Step 3: Place in Water

Fill your glass vessel with at least 3 inches of clean water. Place the cutting in the water, ensuring that the nodes you exposed are submerged. This could not be more simple!

propagate fiddle leaf fig in water: A fiddle leaf fig cutting placed in a narrow vase of water.

Step 4: Find the Right Spot

​Fiddle leaf figs can be a little “fiddly” about light and prefer a bright indirect light source.

Direct sunlight can be too harsh for the delicate new roots and a shady area will not give your stem cuttings enough light. 

A windowsill with filtered light or a well-lit room away from direct sunlight is ideal. 

Step 5: Change the Water

​This is the part that a lot of people forget. You need to periodically change the water!

For best results, change the water in your vase every few days. Your cutting will have a better chance if the water level stays above the emerging roots. This also helps prevent the growth of mold and keeps the water fresh for your developing roots.

Step 6: Be Patient

It is so hard to be patient! But when you see the first new roots emerge, it is all worth the wait!

Roots take time to develop, so don’t be disheartened if you don’t see immediate progress.  Just keep changing the water and monitoring the light and you will eventually see healthy roots!

A healthy growth of fiddle leaf fig roots that have grown when propagated in water.

Step 7: Transplanting

Once your cutting has developed a good root system (at least a few inches long), it’s time to transplant it into soil. Choose a well-draining potting mix and a pot that’s slightly larger than the root ball. Remove your plant cutting and rinse the roots with fresh water. Gently plant your cutting in fresh soil, water it thoroughly, and place your newly planted fiddle leaf fig in a place of honor in your home!

All of the waiting is definitely worth it!

propagate fiddle leaf fig in water: A fiddle leaf fig cutting that has grown roots and been planted in a pot.

Tips for Fiddle Leaf Fig Care While Propagating

My husband and I have an ongoing battle with the thermostat setting. I, like a fiddle leaf fig, have a small temperature range in which I am comfortable. (Yes, I am a temperature princess!)

Fiddle leaf fig plants can be finicky. But once you find the sweet spot for light in your space, you have won most of the battle! Here are some additional tips for success with your plant propagation.

A fiddle leaf fig plant that has outgrown its pot and is going to be transplanted into a larger pot sitting beside it.
  • Temperature Matters: Fiddle leaf figs thrive in warm temperatures. Shoot for temperatures between 70-75 degrees.
  • Humidity Boost: Fiddle leaf figs prefer a humid environment. If your indoor air is dry, consider placing a humidity tray near your plant or using a small humidifier to maintain the right humidity levels.
  • Don’t Rush Transplanting: Wait until the roots are several inches long before moving your cutting to the soil. This ensures that your new plant has a strong foundation.
  • Choose the Right Potting Mix: When transplanting, use a potting mix specifically designed for houseplants. You can also mix in some peat moss to improve drainage.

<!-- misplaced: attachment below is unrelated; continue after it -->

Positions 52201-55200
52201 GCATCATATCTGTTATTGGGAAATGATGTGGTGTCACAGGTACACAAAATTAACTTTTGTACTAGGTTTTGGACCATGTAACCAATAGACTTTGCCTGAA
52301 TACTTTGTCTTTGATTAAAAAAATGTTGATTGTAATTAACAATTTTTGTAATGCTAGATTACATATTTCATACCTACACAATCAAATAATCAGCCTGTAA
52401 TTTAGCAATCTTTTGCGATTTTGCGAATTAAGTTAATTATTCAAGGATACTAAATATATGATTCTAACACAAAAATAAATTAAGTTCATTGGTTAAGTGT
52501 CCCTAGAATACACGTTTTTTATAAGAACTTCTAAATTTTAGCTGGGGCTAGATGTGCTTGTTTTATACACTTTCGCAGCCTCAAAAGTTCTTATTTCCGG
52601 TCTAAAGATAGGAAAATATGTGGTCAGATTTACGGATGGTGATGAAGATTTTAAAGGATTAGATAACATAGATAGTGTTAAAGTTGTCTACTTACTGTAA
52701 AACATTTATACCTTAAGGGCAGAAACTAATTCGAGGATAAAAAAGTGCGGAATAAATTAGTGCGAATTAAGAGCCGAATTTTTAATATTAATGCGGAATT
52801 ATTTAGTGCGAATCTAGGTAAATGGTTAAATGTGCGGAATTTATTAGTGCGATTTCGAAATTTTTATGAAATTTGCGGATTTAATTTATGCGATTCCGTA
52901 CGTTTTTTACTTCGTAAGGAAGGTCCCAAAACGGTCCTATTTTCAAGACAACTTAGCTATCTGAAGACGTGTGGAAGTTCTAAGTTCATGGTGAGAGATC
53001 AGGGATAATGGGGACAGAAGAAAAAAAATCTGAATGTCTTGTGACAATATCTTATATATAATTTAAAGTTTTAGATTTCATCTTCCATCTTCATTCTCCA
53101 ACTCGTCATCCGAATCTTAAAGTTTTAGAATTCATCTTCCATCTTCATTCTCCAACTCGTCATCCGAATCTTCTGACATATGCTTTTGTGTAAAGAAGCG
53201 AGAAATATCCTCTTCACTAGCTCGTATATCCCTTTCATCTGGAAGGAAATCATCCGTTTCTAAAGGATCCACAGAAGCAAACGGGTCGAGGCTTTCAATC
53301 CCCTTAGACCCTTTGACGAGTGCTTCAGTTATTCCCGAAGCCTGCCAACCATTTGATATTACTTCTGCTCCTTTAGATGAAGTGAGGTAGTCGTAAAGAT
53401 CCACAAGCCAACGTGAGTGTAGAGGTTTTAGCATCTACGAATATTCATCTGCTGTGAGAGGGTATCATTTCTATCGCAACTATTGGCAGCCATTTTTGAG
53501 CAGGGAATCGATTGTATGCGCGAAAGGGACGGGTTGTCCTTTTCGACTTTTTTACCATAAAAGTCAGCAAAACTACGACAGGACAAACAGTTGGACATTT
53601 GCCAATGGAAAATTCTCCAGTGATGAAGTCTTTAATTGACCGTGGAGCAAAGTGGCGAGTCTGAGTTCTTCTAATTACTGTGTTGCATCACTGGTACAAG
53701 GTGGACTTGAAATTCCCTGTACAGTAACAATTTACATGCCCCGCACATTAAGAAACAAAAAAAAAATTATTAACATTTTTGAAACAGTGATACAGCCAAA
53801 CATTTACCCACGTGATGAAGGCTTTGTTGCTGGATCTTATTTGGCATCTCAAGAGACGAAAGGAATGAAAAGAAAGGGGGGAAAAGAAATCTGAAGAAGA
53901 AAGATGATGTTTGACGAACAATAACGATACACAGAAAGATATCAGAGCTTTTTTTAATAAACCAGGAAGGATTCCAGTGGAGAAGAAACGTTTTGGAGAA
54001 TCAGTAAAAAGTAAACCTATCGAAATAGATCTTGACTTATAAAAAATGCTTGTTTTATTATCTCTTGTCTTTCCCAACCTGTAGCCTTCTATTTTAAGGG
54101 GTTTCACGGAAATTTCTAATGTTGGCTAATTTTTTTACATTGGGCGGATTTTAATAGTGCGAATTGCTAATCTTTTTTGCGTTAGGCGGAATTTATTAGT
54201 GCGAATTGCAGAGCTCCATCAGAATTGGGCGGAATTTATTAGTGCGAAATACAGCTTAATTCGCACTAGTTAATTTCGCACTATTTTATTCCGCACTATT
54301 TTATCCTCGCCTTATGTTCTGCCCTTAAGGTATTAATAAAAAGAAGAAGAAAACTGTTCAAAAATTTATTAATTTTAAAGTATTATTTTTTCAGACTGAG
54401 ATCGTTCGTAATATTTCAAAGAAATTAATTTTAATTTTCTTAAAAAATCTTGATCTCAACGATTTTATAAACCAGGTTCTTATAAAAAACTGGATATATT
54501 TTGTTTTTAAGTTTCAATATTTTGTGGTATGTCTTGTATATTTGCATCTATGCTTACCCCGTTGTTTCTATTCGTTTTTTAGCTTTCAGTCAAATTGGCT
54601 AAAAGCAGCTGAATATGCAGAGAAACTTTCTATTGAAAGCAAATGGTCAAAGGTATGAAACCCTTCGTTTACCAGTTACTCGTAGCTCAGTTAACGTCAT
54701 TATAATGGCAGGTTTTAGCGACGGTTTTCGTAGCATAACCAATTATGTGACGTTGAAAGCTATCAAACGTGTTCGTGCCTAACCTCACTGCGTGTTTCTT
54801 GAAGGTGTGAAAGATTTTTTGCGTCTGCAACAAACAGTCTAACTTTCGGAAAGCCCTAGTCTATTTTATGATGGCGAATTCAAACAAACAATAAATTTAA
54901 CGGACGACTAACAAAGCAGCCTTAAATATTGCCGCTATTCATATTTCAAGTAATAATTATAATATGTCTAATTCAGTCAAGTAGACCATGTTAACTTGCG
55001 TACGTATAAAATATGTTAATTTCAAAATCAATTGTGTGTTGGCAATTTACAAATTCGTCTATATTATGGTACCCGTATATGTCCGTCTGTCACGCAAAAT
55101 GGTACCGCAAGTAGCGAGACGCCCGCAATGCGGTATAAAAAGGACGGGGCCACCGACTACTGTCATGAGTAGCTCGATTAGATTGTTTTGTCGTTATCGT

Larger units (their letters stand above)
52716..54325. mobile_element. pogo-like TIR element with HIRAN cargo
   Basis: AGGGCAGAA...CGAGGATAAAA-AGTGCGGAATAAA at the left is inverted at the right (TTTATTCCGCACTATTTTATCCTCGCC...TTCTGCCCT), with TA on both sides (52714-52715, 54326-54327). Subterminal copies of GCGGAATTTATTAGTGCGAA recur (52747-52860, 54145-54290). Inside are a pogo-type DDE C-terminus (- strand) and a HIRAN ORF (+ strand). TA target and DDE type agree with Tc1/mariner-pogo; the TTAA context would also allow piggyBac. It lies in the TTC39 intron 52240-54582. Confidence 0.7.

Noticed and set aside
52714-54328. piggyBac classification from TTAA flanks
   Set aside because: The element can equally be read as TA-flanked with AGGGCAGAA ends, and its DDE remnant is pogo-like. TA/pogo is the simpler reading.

• Transplant When the Plant Overgrows the Pot: Believe it or not, your small cutting will result in a plant that could eventually outgrow its pot! Be sure to safely transplant your fiddle leaf fig to a larger pot when it outgrows its original pot.

How long does it take a fiddle leaf fig to root in water?

Ah, the waiting game! So, how long does it take for those fiddle leaf fig cuttings to sprout roots in water? 

On average, you might start noticing some serious root action anywhere from a few weeks to a couple of months. 

how to propagate fiddle leaf fig in water: A fiddle leaf fig plant in a woven basket with a leather handle.

As you wait, just remember…your little cutting is soaking up the light, sipping on water, and channeling as much energy as possible into new root growth. The exact timing depends on maintaining the right conditions, the health of your cutting, and even Mother Nature’s mood swings. 

Keep an eye out, and remember, good things come to those who wait (and keep changing the water every now and then)!

What is the Best Time of Year to Propagate a Fiddle Leaf Fig in Water?

The best time to propagate your fiddle leaf fig is during its growing season, which typically aligns with spring and early summer. 

During this period, the plant is in its most active phase, making it more receptive to the propagation process. With warmer temperatures and increased daylight, your cutting has the ideal conditions to establish roots and grow into a strong, healthy plant. 

A bradford pear tree with white blooms in spring.

However, don’t fret if you’re feeling inspired to propagate in other seasons. I have had success with propagation in the middle of winter! With the right care and attention, fiddle leaf fig cuttings can still thrive year-round; it might just take a little extra patience. 

Do fiddle leaf figs need rooting hormone?

So, you might be wondering if your fiddle leaf figs need a little growth hormone kickstart to encourage those roots in water, right? Well, the great news is that fiddle leaf figs are actually pretty chill when it comes to rooting hormones.